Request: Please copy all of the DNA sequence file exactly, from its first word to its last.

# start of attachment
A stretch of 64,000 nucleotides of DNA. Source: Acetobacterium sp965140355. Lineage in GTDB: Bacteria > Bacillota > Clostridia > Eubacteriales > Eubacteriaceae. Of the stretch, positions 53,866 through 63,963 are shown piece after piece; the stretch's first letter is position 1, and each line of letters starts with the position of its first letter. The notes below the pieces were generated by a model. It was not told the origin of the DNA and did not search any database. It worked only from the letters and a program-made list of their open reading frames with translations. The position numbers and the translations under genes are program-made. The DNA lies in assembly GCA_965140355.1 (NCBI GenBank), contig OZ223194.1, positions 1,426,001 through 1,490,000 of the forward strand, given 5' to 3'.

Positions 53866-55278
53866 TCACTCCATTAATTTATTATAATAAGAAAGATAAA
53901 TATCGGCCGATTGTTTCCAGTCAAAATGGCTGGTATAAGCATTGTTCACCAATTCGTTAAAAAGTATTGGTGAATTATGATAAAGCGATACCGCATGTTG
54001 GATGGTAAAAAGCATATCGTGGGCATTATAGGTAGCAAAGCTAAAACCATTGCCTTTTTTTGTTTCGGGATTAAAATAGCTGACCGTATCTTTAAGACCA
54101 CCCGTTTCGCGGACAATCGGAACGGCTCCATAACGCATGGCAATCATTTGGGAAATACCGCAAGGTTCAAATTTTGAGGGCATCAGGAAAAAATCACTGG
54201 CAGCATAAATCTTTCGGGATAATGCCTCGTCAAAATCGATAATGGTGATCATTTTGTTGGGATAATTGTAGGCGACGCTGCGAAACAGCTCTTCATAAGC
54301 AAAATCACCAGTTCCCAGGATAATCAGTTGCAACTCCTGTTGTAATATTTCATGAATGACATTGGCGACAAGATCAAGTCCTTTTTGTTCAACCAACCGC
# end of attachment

A stretch of 64,000 nucleotides of DNA. Source: Acetobacterium sp965140355. Lineage in GTDB: Bacteria > Bacillota > Clostridia > Eubacteriales > Eubacteriaceae. Of the stretch, positions 53,866 through 63,963 are shown piece after piece; the stretch's first letter is position 1, and each line of letters starts with the position of its first letter. The notes below the pieces were generated by a model. It was not told the origin of the DNA and did not search any database. It worked only from the letters and a program-made list of their open reading frames with translations. The position numbers and the translations under genes are program-made. The DNA lies in assembly GCA_965140355.1 (NCBI GenBank), contig OZ223194.1, positions 1,426,001 through 1,490,000 of the forward strand, given 5' to 3'.

Positions 53866-55278
53866 TCACTCCATTAATTTATTATAATAAGAAAGATAAA
53901 TATCGGCCGATTGTTTCCAGTCAAAATGGCTGGTATAAGCATTGTTCACCAATTCGTTAAAAAGTATTGGTGAATTATGATAAAGCGATACCGCATGTTG
54001 GATGGTAAAAAGCATATCGTGGGCATTATAGGTAGCAAAGCTAAAACCATTGCCTTTTTTTGTTTCGGGATTAAAATAGCTGACCGTATCTTTAAGACCA
54101 CCCGTTTCGCGGACAATCGGAACGGCTCCATAACGCATGGCAATCATTTGGGAAATACCGCAAGGTTCAAATTTTGAGGGCATCAGGAAAAAATCACTGG
54201 CAGCATAAATCTTTCGGGATAATGCCTCGTCAAAATCGATAATGGTGATCATTTTGTTGGGATAATTGTAGGCGACGCTGCGAAACAGCTCTTCATAAGC
54301 AAAATCACCAGTTCCCAGGATAATCAGTTGCAACTCCTGTTGTAATATTTCATGAATGACATTGGCGACAAGATCAAGTCCTTTTTGTTCAACCAACCGC